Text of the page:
all look at her hands older and wiser she's showing me what it means to be an artisan to be a human and i can remember hearing the shopping looking at it now i can see that i can be everything i can't gracious and tenacious aggressive and patient everything and everything in between a soldier and say mother a flower and a power everything and everything in between
i hear my colors and i see my roa -- roar because of you i am so much more you are a lion and a butterfly you showed me that i can be it all you are a lion and a butterfly you showed me that i can be it all she's looking back over the life she's lived she's asking herself the question have i made a difference?
she has inspired me she is the reason why i know i can be gracious and tenacious aggressive and patient everything and everything in between a soldier and a mother a flower and a power everything and everything in between i hear my colors and i see my roar because of you i am so much more i am a lion and a butterfly you showed me that i can be it all i am a lion and a butterfly you showed me that i can be it all i see my colors and i hear my roar because of you i am so much more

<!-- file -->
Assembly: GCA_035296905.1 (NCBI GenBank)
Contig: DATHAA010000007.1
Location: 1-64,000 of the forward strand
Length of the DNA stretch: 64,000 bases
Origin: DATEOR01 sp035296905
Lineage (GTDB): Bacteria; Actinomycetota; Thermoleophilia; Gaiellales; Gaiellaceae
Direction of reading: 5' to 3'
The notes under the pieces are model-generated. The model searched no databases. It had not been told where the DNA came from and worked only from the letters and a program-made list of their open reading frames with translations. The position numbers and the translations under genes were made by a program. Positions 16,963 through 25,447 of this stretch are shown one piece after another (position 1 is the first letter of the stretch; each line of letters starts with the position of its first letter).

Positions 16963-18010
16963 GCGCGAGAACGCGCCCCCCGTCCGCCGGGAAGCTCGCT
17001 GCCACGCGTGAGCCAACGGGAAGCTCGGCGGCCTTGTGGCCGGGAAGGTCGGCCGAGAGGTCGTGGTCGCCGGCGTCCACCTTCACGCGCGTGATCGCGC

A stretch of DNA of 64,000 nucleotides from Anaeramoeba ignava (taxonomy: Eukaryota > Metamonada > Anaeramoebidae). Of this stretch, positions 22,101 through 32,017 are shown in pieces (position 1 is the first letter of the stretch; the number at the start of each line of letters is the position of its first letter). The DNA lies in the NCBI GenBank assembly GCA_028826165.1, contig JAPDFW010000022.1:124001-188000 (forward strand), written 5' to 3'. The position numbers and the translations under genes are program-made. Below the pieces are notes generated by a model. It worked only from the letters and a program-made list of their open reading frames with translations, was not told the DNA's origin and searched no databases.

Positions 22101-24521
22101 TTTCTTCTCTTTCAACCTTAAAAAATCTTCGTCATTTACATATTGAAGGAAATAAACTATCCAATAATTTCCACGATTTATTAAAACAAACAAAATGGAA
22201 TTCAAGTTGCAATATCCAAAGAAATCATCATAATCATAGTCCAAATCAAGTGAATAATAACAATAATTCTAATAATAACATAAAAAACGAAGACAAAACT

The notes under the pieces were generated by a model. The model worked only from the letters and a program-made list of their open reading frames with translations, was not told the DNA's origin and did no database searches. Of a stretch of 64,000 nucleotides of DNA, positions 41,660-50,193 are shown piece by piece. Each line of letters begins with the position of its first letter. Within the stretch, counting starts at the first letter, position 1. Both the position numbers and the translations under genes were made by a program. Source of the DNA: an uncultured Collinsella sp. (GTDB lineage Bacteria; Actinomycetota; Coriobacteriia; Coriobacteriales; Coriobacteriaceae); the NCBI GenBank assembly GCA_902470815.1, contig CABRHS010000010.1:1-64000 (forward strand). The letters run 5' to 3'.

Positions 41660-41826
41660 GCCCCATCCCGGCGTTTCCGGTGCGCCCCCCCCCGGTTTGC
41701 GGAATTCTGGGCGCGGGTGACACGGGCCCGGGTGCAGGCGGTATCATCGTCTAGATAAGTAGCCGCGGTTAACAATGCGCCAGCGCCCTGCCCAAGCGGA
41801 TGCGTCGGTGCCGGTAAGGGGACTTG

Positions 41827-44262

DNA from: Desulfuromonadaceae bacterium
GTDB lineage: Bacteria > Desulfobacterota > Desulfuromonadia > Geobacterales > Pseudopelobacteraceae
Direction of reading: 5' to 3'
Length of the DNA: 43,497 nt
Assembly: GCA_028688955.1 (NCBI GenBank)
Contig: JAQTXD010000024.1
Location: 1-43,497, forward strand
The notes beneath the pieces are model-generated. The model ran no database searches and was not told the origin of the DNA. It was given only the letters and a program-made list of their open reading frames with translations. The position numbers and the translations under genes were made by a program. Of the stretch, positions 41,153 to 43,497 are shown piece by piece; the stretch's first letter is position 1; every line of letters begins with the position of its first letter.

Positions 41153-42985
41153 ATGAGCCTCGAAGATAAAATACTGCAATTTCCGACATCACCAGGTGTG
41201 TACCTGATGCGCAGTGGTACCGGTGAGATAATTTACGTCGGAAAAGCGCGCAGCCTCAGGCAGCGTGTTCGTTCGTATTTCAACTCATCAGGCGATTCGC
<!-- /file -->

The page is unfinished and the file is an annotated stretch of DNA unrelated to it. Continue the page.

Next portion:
as scholarship for young women, and many miss americas have gone on to achieve great things and used this as a platform to have very fruitful careers. i am very happy today representing the miss america organization. while we are proud of the women whose names and faces we know, most of the women that struggled for equality did so in anonimity. it is now with great pleasure that i introduce a song, "let it be" that is dedicated to all the female warriors on whose shoulders we stand. [applause]